As far as I am concerned， I have been fighting against this kind of dehumanizing discrimination as a Chinese all my life. I refuse to give in， because I am proud of the conduct and education of my great grandparents， I will not forget where my roots are， and I will not betray the tradition that my great grandparents tried to instill in me.
Imagine growing up like me and coming to Southeast Asia. When you grow up under the infiltration of Chinese culture and realize that learning Chinese is also a kind of wealth. All of a sudden， you are facing unfair attacks by the so-called free press on China or anyone with ties to China. Your first reaction was to jump up and protect them. Because we Malaysian Chinese have seen this situation in our kampong community， our education system or our Malaysian newspapers before.
So why am I considered pro China？ This is only because I am an anti racist. At present， some people in the West think that anti China is equivalent to the so-called western values. I like to say frankly that this is just a cover for open xenophobia. Unfortunately， unlike Singaporean Chinese， we Malaysian Chinese have a deeper understanding of this point.
Several respondents pointed out that the “discriminatory policy against Malaysian Chinese” was the reason for the “lack of loyalty” of Malaysian Chinese.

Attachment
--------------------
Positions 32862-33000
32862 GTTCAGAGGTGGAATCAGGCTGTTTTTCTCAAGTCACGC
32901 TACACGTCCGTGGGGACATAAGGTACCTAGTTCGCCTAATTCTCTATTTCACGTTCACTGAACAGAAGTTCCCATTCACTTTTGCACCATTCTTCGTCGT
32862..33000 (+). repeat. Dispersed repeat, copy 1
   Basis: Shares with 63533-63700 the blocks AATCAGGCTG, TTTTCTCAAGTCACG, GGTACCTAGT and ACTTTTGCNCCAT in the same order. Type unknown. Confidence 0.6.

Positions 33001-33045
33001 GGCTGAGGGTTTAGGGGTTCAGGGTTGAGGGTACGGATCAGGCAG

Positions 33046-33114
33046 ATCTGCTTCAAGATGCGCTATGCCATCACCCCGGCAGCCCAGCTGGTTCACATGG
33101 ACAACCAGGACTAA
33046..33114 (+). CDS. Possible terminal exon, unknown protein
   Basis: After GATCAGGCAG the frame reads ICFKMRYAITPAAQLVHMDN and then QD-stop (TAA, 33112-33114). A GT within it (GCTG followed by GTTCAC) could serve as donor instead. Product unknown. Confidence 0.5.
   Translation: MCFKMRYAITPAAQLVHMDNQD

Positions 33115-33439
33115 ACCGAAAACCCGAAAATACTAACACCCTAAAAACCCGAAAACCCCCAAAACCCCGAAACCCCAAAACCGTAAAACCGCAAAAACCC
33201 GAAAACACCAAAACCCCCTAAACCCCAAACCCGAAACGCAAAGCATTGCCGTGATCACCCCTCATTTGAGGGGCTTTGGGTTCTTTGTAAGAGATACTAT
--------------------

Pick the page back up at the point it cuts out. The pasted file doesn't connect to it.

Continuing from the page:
Malaysia‘s policy of affirmative action based on race is indeed divisive and controversial. This is a complex issue， and the political reality is rooted in history and population.
Although there is dissatisfaction among Malaysian Chinese， the next example will refute the argument that Malaysian Chinese tend to China because of discrimination.
Among the Malaysian Chinese population， there is a group called the native Chinese （commonly known as Baba and Nyonya）. They have lived in Malaysia for several centuries. The native Chinese have integrated into the Local Malay culture - speak fluent Malay and wear traditional Malay clothing. Although their culture has been assimilated， they are not regarded as “natives” like the Malays. Therefore， native Chinese and other Chinese “suffer” the same “discrimination”.